Through these ancient texts, both Celtic and Anglo Saxon, we see ideas of the wild travelling on complex currents of culture, environment and experience – and a strong undertow of older beliefs and traditions mixed with the new. All leave a tangled pattern of tide marks for us to try to interpret; as well as a great deal we can recognise in the workings of the world today, and in ourselves, as each of us adds to the pattern.

Recently, I’ve been reading and revelling in Miriam Darlington’s beautiful and gripping book, Otter Country.

Otter Country by Miriam Darlington, published by Granta

Otter Country by Miriam Darlington, published by Granta

I had already composed most of this post when I reached the section of the book, Marsh, in which Miriam tracks the elusive otter through the mysterious flatlands of the Somerset Levels, not far from where we live. She writes that the Avalon Marshes are: ‘living memory. A reading of the layered chapters in the peat reveals the story’- and I feel compelled by Miriam’s rich, illuminating observations to, otter-like, slide them in here as another layer to this post, building more seams into the ever-deepening story:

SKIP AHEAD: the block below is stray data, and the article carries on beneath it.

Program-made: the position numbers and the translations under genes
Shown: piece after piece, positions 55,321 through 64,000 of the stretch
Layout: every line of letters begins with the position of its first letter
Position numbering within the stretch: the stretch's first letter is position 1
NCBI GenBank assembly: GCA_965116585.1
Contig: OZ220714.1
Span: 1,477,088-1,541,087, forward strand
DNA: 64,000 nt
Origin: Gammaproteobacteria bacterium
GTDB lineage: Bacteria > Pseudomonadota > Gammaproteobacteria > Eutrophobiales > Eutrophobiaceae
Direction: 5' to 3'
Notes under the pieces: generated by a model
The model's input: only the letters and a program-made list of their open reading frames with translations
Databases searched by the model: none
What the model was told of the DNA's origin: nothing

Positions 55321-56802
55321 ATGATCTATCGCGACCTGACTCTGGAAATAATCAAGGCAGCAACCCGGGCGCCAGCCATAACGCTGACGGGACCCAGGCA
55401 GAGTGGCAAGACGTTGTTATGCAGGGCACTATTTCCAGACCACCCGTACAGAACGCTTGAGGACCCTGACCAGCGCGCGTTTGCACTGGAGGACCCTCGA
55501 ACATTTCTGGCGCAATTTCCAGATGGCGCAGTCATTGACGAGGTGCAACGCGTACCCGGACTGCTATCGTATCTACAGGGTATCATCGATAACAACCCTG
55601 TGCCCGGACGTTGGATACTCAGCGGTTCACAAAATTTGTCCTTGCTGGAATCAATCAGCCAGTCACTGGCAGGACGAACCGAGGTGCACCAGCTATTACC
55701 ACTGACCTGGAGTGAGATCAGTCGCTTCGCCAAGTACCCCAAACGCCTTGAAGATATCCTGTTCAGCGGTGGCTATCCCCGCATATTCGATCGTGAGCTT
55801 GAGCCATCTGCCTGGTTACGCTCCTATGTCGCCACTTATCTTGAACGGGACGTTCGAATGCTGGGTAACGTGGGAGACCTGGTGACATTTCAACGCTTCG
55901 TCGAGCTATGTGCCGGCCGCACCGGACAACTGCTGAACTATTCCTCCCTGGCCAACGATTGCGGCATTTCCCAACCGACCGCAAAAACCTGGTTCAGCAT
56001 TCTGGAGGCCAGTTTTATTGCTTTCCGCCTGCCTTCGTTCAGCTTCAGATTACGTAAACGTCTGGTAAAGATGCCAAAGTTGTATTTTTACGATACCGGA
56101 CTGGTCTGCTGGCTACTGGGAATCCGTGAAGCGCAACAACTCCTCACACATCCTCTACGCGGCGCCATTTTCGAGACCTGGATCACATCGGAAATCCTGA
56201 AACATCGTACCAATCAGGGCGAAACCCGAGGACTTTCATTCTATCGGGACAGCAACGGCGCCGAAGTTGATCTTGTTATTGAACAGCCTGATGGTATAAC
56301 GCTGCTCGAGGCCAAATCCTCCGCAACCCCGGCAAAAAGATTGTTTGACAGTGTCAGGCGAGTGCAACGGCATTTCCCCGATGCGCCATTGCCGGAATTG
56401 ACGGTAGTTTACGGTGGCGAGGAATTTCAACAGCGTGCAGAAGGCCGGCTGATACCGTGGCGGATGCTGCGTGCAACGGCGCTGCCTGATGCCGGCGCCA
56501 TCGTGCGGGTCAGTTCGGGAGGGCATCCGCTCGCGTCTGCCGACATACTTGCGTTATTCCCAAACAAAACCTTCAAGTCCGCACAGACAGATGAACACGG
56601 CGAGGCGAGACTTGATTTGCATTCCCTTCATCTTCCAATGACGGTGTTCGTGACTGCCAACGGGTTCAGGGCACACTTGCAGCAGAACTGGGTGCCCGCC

‘I can’t look at the marsh without the stories of its dark side creeping in. At night here it’s as black as a bag, and you can’t see or feel your way out. In the fog it feels as if the earth wants to eat you. Our ancestors used to throw votive offerings and trinkets into the mire to avoid being devoured. In Beowulf, Grendel comes out of the swamp to drag people off and feast on them. Bogs did and do still swallow people. The Grendel stories translate wetland into a dark, mapless world: ‘it is not far from here,’ the story suggests, inviting us to glance over our shoulders, ‘nor is it a pleasant place.’ The memory of devil-ridden mire, the unconquered swamp, has always been close-by. On the other hand, the American writer Aldo Leopold, in his Marshland Elegy, admired marshy landscape so much that he claimed he would have liked to be a musk-rat. Henry David Thoreau loved to stand up to his neck in a swamp. He said that when he was dead they would find bog oak written on his heart; and Seamus Heaney sanctifies the ottery bog as part of his national identity. He describes its fathomless texture as saturated with another sort of language ‘meaning soft,/ the fall of windless rain’. Does the shape of the watery landscape affect the way we feel and see? These writers at least seem to have been consciously nourished by wetlands.’